Our lighting designer is Ace Mccarran. Dan Lawrence is our sound designer. Glesni Price-Jones is our assistant producer. And our Stage Manager is Emily Butler.

Tell us about yourself

Alan: I’m a Cardiff-based writer who has worked with companies from the UK and abroad. My first play was commissioned by Simon Harris at Sgript Cymru and my last was directed by George Perrin at Paines Plough (in their wonderful Roundabout space at last year’s Edinburgh Fringe).

In between I’ve written lots of radio drama (plays for Radio 4 and Radio 3). I love writing for radio; it’s a wonderful form of drama. The last play was an hour-long apaptation of Kafka’s Metamorphosis that very much expanded on the original (they even take Gregor for a day out).

Also, I’ve written opera. There’s not a great deal of new opera out there. I mostly work with a company called liveartshow – one show was an hour long electro version of Rhinegold. It was very accessible, honest.

I love taking long walks in the countryside, chasing my greyhound along deserted beaches and collecting spoons from different parts of the world.

Catherine: I’m an independent stage director from Cardiff and artistic director of Dirty Protest. I was a founding Creative Associate of National Theatre Wales.

Last year, I was working in Brazil where I directed a new Portuguese production of Shakespeare’s ‘The Merchant of Venice’ by playwright Marcos Barbosa. We relocated the production to contemporary Brazil, at the exact same time that the establishment were re-interpreting Brazil’s laws to impeach then-President Dilma. I learned Portuguese and that there are 5 different types of bananas.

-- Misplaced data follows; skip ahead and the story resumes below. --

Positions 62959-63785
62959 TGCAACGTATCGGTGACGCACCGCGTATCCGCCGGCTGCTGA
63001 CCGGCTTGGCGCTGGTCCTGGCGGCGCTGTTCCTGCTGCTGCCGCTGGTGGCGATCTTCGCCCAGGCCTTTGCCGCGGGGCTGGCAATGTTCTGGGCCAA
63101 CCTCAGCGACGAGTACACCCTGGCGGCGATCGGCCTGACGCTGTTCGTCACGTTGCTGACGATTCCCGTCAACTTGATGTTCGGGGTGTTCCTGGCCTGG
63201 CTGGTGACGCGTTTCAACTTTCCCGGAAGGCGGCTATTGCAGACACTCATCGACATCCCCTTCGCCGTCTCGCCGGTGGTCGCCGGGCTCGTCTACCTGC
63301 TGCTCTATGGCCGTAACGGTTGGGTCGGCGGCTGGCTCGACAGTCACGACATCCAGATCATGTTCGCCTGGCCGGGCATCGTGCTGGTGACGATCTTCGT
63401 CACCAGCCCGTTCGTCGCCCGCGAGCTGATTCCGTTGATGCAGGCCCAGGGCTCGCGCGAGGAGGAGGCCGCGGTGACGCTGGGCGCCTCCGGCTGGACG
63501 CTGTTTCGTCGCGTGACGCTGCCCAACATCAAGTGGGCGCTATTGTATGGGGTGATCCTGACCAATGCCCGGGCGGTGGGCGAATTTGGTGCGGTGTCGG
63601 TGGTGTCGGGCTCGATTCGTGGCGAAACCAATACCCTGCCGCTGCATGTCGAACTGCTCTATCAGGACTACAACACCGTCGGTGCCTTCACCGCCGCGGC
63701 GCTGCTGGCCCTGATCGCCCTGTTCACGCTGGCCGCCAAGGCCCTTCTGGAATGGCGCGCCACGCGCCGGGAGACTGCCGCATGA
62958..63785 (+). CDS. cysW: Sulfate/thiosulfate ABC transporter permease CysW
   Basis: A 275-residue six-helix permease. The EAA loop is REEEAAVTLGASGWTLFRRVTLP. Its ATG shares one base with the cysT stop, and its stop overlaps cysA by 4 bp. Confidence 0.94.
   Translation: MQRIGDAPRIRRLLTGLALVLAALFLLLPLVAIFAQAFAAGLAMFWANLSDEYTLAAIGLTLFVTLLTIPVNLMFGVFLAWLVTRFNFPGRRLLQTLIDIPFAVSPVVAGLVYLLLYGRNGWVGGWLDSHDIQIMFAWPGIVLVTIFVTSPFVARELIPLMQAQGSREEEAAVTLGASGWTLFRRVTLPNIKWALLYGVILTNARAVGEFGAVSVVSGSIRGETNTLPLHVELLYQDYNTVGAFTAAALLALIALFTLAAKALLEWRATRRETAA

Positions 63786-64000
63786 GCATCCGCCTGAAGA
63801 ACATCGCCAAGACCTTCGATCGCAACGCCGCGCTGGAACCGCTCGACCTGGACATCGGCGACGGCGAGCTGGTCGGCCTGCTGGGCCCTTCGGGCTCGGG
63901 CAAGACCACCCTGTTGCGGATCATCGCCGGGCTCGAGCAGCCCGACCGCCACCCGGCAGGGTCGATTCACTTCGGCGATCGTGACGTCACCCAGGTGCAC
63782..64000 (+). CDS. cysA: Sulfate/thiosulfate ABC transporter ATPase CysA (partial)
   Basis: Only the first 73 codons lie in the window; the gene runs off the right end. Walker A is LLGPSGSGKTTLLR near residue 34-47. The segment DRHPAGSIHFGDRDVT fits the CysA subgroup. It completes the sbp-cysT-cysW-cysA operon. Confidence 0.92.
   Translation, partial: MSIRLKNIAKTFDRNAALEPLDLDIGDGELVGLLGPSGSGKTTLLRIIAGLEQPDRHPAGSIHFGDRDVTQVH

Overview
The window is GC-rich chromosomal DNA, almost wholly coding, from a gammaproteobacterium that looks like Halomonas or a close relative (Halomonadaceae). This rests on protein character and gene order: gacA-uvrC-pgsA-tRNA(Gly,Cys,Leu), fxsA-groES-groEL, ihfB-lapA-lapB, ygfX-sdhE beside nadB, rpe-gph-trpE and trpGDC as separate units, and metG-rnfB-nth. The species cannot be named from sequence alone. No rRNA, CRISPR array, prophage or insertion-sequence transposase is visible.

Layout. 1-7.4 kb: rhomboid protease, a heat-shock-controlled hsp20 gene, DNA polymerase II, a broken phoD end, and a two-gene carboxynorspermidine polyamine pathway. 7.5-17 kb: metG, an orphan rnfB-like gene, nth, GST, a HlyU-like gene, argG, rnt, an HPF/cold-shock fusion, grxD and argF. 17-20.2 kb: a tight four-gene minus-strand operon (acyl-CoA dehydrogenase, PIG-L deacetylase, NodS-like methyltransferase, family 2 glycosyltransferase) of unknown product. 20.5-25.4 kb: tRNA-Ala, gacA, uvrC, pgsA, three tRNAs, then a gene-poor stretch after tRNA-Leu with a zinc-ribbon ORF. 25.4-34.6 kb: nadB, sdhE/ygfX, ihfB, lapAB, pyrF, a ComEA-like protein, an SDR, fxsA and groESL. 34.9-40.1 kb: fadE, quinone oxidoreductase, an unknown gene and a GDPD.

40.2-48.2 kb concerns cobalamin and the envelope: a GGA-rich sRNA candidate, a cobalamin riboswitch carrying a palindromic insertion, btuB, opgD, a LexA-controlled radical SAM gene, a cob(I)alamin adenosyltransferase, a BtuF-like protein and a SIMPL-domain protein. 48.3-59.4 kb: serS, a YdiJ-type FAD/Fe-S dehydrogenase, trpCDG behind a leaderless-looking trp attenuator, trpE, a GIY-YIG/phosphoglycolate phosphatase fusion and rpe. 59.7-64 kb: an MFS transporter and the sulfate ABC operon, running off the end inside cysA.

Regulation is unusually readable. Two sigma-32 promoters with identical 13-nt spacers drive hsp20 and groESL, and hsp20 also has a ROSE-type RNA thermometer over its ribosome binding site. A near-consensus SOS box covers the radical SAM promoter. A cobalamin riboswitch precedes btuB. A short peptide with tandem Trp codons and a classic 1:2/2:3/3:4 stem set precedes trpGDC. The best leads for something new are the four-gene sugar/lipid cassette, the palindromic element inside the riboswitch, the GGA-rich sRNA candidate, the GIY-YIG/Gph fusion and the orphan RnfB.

What does the Edinburgh Fringe mean to you?

Alan: It’s a chance to put my work on in Edinburgh. As a punter it’s a sort of annual theatre conference and the chance to see work that you might have to travel to lots of different countries to see (that does give me the chance to collect more spoons, though). It’s also nice to bump into people you haven’t seen in ages and have a pint with. I keep on meaning to go and see more comedy while in Edinburgh – and this year I still have that intention. Also, I like the random nature of the festival – experiences and shows. I’ve seen lots of things there that you think: only in Edinburgh.

Catherine: Camaraderie over competition. This is my 17th Edinburgh Fringe and some things remain the same every year: Mosque Kitchen (three curries for £6), climbing Arthur’s Seat, searching out friends’ posters and shows, meeting up with people I haven’t seen for ages, having at least one show that looked great in the blurb but then is nothing like what it says it’s like, huge tall high-ceilinged buildings, and lamenting the closing of another amazing food and drink place (last year it was Wannaburger, which did the best breakfast in Edinburgh and the old Waverley bar, where you would be given free packets of crisps with every pint).


Dirty Protest present


By Alan Harris

Directed by Catherine Paskell

Performed by Alex Griffin-Griffiths

as seen at the Edinburgh Fringe

Dates: 4-27 August (except Tues)

Time: 6.05pm (55mins) 

Venue: Paines Plough’s ROUNDABOUT @ Summerhall

Box Office: www.summerhall.co.uk

Tel. 0131 560 1580


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As Wales’ foremost fringe theatre company, Dirty Protest, begins its first ever touring production with the award-winning play Parallel Lines, Wales Arts Review caught up with the director, Catherine Paskell, and the writer Katherine Chandler, just as the tour was about to open in Cardiff’s Chapter Arts Centre.